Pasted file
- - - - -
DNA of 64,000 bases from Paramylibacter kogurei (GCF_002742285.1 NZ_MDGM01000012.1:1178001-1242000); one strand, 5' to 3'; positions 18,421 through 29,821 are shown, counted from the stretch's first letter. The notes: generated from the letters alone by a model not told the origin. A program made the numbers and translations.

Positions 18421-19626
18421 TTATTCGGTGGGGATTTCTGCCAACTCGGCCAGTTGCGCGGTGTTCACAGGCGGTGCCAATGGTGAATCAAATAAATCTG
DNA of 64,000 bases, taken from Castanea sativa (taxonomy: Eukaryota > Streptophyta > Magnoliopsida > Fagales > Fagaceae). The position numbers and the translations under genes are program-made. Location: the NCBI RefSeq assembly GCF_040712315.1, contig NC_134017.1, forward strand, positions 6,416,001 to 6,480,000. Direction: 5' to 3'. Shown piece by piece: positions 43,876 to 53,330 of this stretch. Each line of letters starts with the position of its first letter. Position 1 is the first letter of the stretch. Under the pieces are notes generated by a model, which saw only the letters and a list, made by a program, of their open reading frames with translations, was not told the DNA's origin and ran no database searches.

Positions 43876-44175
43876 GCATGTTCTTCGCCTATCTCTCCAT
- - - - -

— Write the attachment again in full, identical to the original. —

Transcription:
DNA of 64,000 bases from Paramylibacter kogurei (GCF_002742285.1 NZ_MDGM01000012.1:1178001-1242000); one strand, 5' to 3'; positions 18,421 through 29,821 are shown, counted from the stretch's first letter. The notes: generated from the letters alone by a model not told the origin. A program made the numbers and translations.

Positions 18421-19626
18421 TTATTCGGTGGGGATTTCTGCCAACTCGGCCAGTTGCGCGGTGTTCACAGGCGGTGCCAATGGTGAATCAAATAAATCTG
DNA of 64,000 bases, taken from Castanea sativa (taxonomy: Eukaryota > Streptophyta > Magnoliopsida > Fagales > Fagaceae). The position numbers and the translations under genes are program-made. Location: the NCBI RefSeq assembly GCF_040712315.1, contig NC_134017.1, forward strand, positions 6,416,001 to 6,480,000. Direction: 5' to 3'. Shown piece by piece: positions 43,876 to 53,330 of this stretch. Each line of letters starts with the position of its first letter. Position 1 is the first letter of the stretch. Under the pieces are notes generated by a model, which saw only the letters and a list, made by a program, of their open reading frames with translations, was not told the DNA's origin and ran no database searches.

Positions 43876-44175
43876 GCATGTTCTTCGCCTATCTCTCCAT